Hey everyone! Today I have a guest post to mark off the second week in my debt payoff series. I asked readers and friends to submit guest posts regarding anything relating to their debt. Enjoy! If you would like to participate, please e-mail me at firstname.lastname@example.org. Today’s post is about a reader’s student loans. Read further if you would like to read about my wonderful $38,000 student loan plan.
Almost eleven years ago I graduated with my Bachelor’s degree in Business Management and $15K in debt.
I was lucky to only have this much in loans as my parents for some and I had paid cash for two years myself by working summers in high school.
My husband had an additional $12K that he owed and when we married two years later we combined it.
Over the course of 6 years we made it a priority to pay these off. Every year when we got our tax money back we paid down on these loans. We started with the biggest one first (mine) and then used the money we saved on not having to pay mine and doubled down on paying his.
I then went to grad school and had to take out another $5K in loans. For most of grad school I took one class at a time and we paid for those cash (about $900 each.) That was the most helpful as we could stay on top of it and not have to borrow too much (though it took me 5 years to graduate!).
One year I had to take a lot of classes (I was pregnant and trying to get ahead) and we took out loans to cover it. Again, we used tax money to pay it back and within 10 years we had successfully paid off approx. $32K in student loans.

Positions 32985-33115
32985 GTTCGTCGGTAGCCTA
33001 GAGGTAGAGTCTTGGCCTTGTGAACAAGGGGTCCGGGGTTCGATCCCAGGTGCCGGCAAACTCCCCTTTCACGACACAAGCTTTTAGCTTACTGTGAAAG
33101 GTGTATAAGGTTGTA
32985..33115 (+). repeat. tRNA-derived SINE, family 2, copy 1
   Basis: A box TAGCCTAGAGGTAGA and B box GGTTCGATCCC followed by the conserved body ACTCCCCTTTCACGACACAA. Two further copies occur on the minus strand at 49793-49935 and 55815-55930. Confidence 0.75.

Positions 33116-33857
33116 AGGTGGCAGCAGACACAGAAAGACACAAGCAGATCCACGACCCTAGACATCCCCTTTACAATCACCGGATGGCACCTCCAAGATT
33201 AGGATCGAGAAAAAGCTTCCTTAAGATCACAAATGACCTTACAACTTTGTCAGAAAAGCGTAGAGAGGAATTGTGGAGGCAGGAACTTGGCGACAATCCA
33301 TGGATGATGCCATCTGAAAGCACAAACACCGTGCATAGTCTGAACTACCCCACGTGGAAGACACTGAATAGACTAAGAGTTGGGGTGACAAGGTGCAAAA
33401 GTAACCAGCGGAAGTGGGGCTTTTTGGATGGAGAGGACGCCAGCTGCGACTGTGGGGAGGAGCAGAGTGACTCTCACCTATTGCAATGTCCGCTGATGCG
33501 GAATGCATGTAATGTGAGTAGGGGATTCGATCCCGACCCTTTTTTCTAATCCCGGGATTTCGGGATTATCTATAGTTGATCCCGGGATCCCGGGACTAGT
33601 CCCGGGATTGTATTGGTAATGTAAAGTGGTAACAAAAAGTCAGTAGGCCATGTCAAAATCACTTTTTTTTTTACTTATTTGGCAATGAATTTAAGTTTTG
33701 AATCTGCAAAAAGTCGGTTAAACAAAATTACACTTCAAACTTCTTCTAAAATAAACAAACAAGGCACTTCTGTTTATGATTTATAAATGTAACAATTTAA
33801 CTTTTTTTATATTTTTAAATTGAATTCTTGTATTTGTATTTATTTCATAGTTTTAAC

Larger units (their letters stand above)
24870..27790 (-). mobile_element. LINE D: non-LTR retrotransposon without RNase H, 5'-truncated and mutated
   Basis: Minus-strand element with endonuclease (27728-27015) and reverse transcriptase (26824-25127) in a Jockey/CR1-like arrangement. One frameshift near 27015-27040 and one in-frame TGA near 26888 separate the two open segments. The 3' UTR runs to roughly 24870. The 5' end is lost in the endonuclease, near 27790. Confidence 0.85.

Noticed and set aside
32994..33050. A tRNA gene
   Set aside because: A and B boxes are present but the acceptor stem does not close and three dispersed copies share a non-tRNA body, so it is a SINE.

Some facts about how we deal with money in our house:
– We don’t have any credit cards. Everything we do is paid with debit and if we can’t pay for it we don’t do it.
– Since having our two children our tax returns are ridiculous (over 10K!) We use that money to pay off debts (both cars, wood floors, college accounts for children, vacation funds, etc.) Before the fun stuff is paid for we pay of the boring things, like college loans. It is not exciting to do this, but it feels really good to eliminate debt.
– We automatically pull money into savings and our retirement accounts. It is important to us to have a buffer in savings for emergencies.
– We live off of one income (my husband’s) while I stay at home. I worked until our children were born and used that paycheck to add into our savings.
– The only debt we have is our house, which we bought as investment property and will rent out for income when we move in June (we are a military family!)
A little about me! I have a personal style/lifestyle blog called Because of Jackie. I’m a mama of two young ‘uns, and I love to shop (cheaply!), read, write, watch QVC (I’m addicted!) and share my stories of everyday life. Curious? You can read more here.